Review Summary: The tepid, grungey arrangements of Head For The Door are discarded in favour of dynamic pop production
It’s back to basics for The Exies with their fourth studio album, the imaginatively-titled A Modern Way Of Living With The Truth
. Always a little more studious than the average rock band, taking their cue from John Lennon’s derogatory term for college-level existentialists- philosophers who question and attempt to rationalise the fundamentals of human existence- The Exies nonetheless managed to turn out one of the most artistically redundant rock albums of recent years: 2004’s Head For The Door
. It was a surprising turn for a band that just a year earlier had launched one of the decade’s overlooked rock classics; 2003’s Inertia
tread the middle ground between power pop, post-grunge and nu-metal, delivering hooks worthy of the Goo Goo Dolls with a light electronic/hard rock dynamic that suggested a less angry, more thoughtful Linkin Park.
Does A Modern Way Of Telling The Truth
then strike a middle ground, a spectacular synthesis of promise and expectation"
Who cares" That’s dialectics. Existentially
speaking, A Modern Way Of Living With The Truth
explores many of the themes expressed on earlier albums- regulation feelings of helplessness, self-doubt and regret- but with a kind of maturity and weariness that suggests real-life failures as opposed to the half-postured cynicism of Inertia
. The decision to cover Talking Heads’ ‘Once In A Lifetime’ may be, sonically, a little suspect but the lyrics neatly sum up the progression of lyricist and frontman Scott Stephens’ mindset through the album; he begins confused and disillusioned, with life or with love or with his music, begins to explore alternate paths and eventually finds absolution in the pursuit of his own personal truth- the album’s title in a nutshell.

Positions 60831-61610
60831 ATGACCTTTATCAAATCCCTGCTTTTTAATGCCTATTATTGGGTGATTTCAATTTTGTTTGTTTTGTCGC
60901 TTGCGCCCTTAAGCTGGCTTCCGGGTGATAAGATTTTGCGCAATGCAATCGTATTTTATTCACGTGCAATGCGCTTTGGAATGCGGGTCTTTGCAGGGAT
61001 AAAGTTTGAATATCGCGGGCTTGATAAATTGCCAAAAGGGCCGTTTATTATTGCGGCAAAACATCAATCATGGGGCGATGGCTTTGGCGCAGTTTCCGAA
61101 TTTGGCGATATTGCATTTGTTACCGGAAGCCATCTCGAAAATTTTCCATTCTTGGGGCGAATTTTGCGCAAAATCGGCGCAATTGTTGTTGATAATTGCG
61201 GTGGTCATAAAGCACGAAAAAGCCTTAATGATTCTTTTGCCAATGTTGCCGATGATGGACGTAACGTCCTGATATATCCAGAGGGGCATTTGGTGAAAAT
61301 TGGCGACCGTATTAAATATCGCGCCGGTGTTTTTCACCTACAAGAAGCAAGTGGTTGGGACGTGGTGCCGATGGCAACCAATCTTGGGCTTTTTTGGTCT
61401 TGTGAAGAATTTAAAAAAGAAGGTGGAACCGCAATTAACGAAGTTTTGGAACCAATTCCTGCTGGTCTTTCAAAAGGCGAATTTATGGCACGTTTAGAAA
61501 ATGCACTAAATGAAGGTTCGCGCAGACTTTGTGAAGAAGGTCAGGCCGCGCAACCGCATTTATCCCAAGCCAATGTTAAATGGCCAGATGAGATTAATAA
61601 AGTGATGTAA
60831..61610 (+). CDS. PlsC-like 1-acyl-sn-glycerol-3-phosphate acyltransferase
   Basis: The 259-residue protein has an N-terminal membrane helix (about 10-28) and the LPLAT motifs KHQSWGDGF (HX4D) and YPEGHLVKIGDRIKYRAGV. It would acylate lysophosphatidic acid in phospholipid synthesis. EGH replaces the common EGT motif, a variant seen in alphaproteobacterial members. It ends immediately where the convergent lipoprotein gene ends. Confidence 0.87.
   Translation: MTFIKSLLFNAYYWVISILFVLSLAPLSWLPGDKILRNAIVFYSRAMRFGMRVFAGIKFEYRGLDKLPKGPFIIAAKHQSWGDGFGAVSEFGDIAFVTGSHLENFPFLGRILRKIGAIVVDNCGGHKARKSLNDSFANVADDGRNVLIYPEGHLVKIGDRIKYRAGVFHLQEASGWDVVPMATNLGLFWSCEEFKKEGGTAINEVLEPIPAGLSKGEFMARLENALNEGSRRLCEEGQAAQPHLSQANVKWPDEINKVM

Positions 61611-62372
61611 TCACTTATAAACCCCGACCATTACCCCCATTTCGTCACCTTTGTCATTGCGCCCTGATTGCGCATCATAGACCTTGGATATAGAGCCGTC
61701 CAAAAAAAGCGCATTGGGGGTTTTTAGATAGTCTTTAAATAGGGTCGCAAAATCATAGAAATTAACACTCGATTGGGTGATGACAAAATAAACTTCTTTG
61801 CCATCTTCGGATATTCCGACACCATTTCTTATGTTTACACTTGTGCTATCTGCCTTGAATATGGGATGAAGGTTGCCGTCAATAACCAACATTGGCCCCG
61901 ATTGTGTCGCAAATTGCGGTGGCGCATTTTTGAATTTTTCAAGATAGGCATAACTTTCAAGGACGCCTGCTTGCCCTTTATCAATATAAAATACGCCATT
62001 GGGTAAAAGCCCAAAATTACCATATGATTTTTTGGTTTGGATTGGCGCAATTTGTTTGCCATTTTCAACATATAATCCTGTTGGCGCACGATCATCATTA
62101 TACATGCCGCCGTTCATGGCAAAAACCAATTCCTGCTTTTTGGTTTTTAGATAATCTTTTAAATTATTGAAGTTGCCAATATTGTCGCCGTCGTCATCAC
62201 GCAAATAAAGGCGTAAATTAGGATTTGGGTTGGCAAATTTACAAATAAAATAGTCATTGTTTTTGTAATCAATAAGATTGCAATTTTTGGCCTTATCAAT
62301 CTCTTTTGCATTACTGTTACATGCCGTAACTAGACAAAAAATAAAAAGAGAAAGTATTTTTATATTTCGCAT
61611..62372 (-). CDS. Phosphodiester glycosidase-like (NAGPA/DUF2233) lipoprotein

Sound-wise, A Modern Way…
doesn’t stray too far from the core sound of Head For The Door
. There’s more variety in material. Opening track ‘Leaving Song’ boasts a folky Damien Rice-like acoustic guitar sequence, allowing Stephens to demonstrate his weathered Westerberg-esque drawl. ‘Stray’ is more-or-less lifts the chorus directly from Nickelback’s ‘How You Remind Me’ and improves upon it by default, but also by design, book-ending the sludgy chorus with a simple but beautifully atmospheric piano motif. For the most part, however, A Modern Way…
is a polished slab of ass
rock in the vein of the Foo Fighters and Nickelback, Stephens using his strained, Weiland-inspired vocals to lay stadium-sized choruses on top of chunky hard rock riffs.
It’s a mixed bag: lead single ‘Different Than You’ is a throwback to the heights of Inertia
, a melodic heavy rock track with mild electronic touches, while ‘Dose’ and ‘Lay Your Money Down’ boast razor sharp riffs and hooks to match. In relation to the last record, though, production is the major area of improvement, coming courtesy of Nikki Sixx’s writing partner James Michael. The tepid, grungey arrangements of Head For The Door
are discarded in favour of a dynamic pop production which allows Stephens to incorporate more nuance a la Inertia
. Even so, the second half can’t fend off monotony for long as the initial burst of quality gives way to inferior melodies and dour mid-tempo rock in the form of ‘These Are The Days’ and ‘My Ordinary World.’
Writing off the entire second half of the record, A Modern Way Of Living With The Truth
would have made a smashing EP. Get ready to lunge for that stop button.